To learn more about how cybercriminals are holding healthcare institutions hostage, and what the industry can do to protect itself, read this whitepaper.

 

1 Why Ai, Blockchain, & Enhanced Encryption Are The Future Of Enterprise Data Security
http://www.cbinsights.com/research/ai-blockchain-encryption-enterprise-data-security-expert-intelligence/
2 Singapore Suffers 'most Serious' Data Breach, Affecting 1.5m Healthcare Patients Including Prime Minister
Eileen Yu - https://www.zdnet.com/article/singapore-suffers-most-serious-data-breach-affecting-1-5m-healthcare-patients-including-prime/
3 Intermountain Healthcare Launches Security Operations Center To Combat Health Data Cyberattacks
https://www.modernhealthcare.com/article/20151114/MAGAZINE/311149977

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Global Banking & Finance Review, 26 Sep. 2018, https://www.globalbankingandfinance.com/global-blockchain-technology-market-in-the-agriculture-sector-2018-2022-market-to-grow-at-a-cagr-of-56-4-with-agriledger-full-profile-ibm-microsoft-ripe-technology-te-food-dominating-rese/.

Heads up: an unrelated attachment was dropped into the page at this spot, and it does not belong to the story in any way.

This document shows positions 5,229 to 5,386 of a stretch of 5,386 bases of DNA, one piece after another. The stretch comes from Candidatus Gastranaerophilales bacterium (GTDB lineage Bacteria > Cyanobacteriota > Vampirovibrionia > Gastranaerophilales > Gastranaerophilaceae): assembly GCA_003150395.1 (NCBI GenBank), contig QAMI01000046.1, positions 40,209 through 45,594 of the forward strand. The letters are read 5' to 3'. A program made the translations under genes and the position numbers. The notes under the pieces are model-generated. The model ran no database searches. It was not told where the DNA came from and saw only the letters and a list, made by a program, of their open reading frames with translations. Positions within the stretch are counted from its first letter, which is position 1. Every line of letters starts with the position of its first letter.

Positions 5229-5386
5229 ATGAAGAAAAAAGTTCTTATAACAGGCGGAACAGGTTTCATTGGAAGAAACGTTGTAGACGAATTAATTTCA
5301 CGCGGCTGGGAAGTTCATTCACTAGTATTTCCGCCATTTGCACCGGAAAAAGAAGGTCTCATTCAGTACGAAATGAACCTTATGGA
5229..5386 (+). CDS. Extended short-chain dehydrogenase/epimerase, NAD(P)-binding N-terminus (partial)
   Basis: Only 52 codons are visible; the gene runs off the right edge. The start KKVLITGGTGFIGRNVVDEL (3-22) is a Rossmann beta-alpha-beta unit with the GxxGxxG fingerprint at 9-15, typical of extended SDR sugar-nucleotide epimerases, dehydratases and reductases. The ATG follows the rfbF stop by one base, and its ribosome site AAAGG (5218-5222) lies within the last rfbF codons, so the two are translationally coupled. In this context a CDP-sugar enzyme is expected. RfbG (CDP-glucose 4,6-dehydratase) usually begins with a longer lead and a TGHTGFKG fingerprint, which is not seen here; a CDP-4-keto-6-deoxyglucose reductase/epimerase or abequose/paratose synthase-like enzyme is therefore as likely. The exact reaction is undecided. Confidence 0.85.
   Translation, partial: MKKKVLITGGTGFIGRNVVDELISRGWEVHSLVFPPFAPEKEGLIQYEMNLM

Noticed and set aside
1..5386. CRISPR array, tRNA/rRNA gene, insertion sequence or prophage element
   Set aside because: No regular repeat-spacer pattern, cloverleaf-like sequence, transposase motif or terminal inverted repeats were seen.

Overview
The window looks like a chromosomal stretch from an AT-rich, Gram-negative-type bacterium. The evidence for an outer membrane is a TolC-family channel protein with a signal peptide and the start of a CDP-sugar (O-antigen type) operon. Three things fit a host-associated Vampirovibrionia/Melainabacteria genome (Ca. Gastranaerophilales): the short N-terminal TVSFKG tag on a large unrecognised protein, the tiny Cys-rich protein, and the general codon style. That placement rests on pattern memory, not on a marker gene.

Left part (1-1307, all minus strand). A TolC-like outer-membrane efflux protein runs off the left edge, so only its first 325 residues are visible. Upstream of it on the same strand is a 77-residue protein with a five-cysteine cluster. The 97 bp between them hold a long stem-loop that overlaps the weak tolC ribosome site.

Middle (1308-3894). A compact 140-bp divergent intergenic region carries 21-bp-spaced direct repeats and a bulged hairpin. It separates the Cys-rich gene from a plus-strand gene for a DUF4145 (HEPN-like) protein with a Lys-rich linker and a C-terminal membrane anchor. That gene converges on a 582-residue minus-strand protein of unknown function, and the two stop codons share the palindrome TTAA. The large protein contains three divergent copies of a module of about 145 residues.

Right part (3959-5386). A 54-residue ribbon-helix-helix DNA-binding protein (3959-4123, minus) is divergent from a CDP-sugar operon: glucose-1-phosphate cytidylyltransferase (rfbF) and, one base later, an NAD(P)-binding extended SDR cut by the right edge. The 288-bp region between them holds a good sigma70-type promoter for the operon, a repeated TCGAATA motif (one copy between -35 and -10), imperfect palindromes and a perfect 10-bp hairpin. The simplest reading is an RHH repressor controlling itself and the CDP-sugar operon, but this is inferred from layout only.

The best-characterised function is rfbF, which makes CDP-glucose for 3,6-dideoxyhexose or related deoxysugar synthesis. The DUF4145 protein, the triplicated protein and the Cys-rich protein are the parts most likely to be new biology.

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"Whole-of-society effort drives technology development in China," Global Times, 25 Jun. 2019, http://www.globaltimes.cn/content/1155732.shtml. 2. Fintech News Hong Kong. "ZhongAn Technology Launches AI-Powered Data Platform for China's Insurance Industry," Fintech News, 14 Aug. 2018, http://fintechnews.hk/6308/insurtech/zhongan-technology-saas-insurance-data/. 3. China Lending Corporation. "China Lending Forges Strategic Partnership with Rui Xin Insurance Technology to Develop Online Financial Services Platform," PR Newswire, 15 Jul. 2019, https://www.prnewswire.com/news-releases/china-lending-forges-strategic-partnership-with-rui-xin-insurance-technology-to-develop-online-financial-services-platform-300884622.html. 4. Greeven, Mark J; Yip, George S. and Wei, Wei. "Understanding China's Next Wave of Innovation," MIT Sloan Management Review, 7 Feb. 2019, https://sloanreview.mit.edu/article/understanding-chinas-next-wave-of-innovation/. 5. Nheu, Christopher. "The Secret Behind How Chinese Startups are Winning," Startup Grind, 1 May 2018, https://medium.com/startup-grind/the-secret-behind-how-chinese-startups-are-winning-44876b196626. 6. Zhu, Hengyuan and Euchner, Jim. "The Evolution of China's Innovation Capability," Research-Technology Management, 10 May 2018, http://china.enrichcentres.eu/sharedResources/users/4807/The%20Evolution%20of%20China%20s%20Innovation%20Capability.pdf. 7. Liao, Rita. "China's startup ecosystem is hitting back at demand-working hours," TechCrunch, Apr. 2019, https://techcrunch.com/2019/04/12/china-996/.